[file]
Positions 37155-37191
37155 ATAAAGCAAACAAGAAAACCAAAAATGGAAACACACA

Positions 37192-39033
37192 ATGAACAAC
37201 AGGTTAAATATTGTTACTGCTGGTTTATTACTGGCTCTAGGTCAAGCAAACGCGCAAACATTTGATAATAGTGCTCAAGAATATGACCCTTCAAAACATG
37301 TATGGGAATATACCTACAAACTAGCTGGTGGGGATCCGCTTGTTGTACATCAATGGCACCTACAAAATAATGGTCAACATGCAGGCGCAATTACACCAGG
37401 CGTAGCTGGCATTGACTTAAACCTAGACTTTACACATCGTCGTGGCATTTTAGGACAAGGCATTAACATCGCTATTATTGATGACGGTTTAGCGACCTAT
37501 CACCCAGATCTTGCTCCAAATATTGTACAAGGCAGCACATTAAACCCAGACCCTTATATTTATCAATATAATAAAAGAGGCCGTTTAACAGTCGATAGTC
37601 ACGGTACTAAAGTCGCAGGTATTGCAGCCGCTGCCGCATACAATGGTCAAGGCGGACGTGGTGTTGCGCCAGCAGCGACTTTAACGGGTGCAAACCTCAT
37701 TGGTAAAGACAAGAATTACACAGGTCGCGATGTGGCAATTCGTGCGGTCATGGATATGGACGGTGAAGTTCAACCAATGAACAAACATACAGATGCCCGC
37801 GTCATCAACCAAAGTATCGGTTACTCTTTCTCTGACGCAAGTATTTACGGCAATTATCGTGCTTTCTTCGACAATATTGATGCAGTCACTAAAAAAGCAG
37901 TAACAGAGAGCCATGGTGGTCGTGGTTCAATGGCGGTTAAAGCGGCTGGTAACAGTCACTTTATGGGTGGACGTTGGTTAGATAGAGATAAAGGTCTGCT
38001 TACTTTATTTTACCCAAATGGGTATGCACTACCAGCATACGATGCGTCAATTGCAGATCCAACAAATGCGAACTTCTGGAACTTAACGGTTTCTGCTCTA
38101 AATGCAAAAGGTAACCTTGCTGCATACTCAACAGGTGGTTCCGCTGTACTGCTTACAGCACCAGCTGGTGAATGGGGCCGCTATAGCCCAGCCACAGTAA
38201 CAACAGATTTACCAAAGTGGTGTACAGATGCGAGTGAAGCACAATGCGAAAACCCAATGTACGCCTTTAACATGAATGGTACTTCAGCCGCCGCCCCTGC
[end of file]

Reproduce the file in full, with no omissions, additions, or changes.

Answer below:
Positions 37155-37191
37155 ATAAAGCAAACAAGAAAACCAAAAATGGAAACACACA

Positions 37192-39033
37192 ATGAACAAC
37201 AGGTTAAATATTGTTACTGCTGGTTTATTACTGGCTCTAGGTCAAGCAAACGCGCAAACATTTGATAATAGTGCTCAAGAATATGACCCTTCAAAACATG
37301 TATGGGAATATACCTACAAACTAGCTGGTGGGGATCCGCTTGTTGTACATCAATGGCACCTACAAAATAATGGTCAACATGCAGGCGCAATTACACCAGG
37401 CGTAGCTGGCATTGACTTAAACCTAGACTTTACACATCGTCGTGGCATTTTAGGACAAGGCATTAACATCGCTATTATTGATGACGGTTTAGCGACCTAT
37501 CACCCAGATCTTGCTCCAAATATTGTACAAGGCAGCACATTAAACCCAGACCCTTATATTTATCAATATAATAAAAGAGGCCGTTTAACAGTCGATAGTC
37601 ACGGTACTAAAGTCGCAGGTATTGCAGCCGCTGCCGCATACAATGGTCAAGGCGGACGTGGTGTTGCGCCAGCAGCGACTTTAACGGGTGCAAACCTCAT
37701 TGGTAAAGACAAGAATTACACAGGTCGCGATGTGGCAATTCGTGCGGTCATGGATATGGACGGTGAAGTTCAACCAATGAACAAACATACAGATGCCCGC
37801 GTCATCAACCAAAGTATCGGTTACTCTTTCTCTGACGCAAGTATTTACGGCAATTATCGTGCTTTCTTCGACAATATTGATGCAGTCACTAAAAAAGCAG
37901 TAACAGAGAGCCATGGTGGTCGTGGTTCAATGGCGGTTAAAGCGGCTGGTAACAGTCACTTTATGGGTGGACGTTGGTTAGATAGAGATAAAGGTCTGCT
38001 TACTTTATTTTACCCAAATGGGTATGCACTACCAGCATACGATGCGTCAATTGCAGATCCAACAAATGCGAACTTCTGGAACTTAACGGTTTCTGCTCTA
38101 AATGCAAAAGGTAACCTTGCTGCATACTCAACAGGTGGTTCCGCTGTACTGCTTACAGCACCAGCTGGTGAATGGGGCCGCTATAGCCCAGCCACAGTAA
38201 CAACAGATTTACCAAAGTGGTGTACAGATGCGAGTGAAGCACAATGCGAAAACCCAATGTACGCCTTTAACATGAATGGTACTTCAGCCGCCGCCCCTGC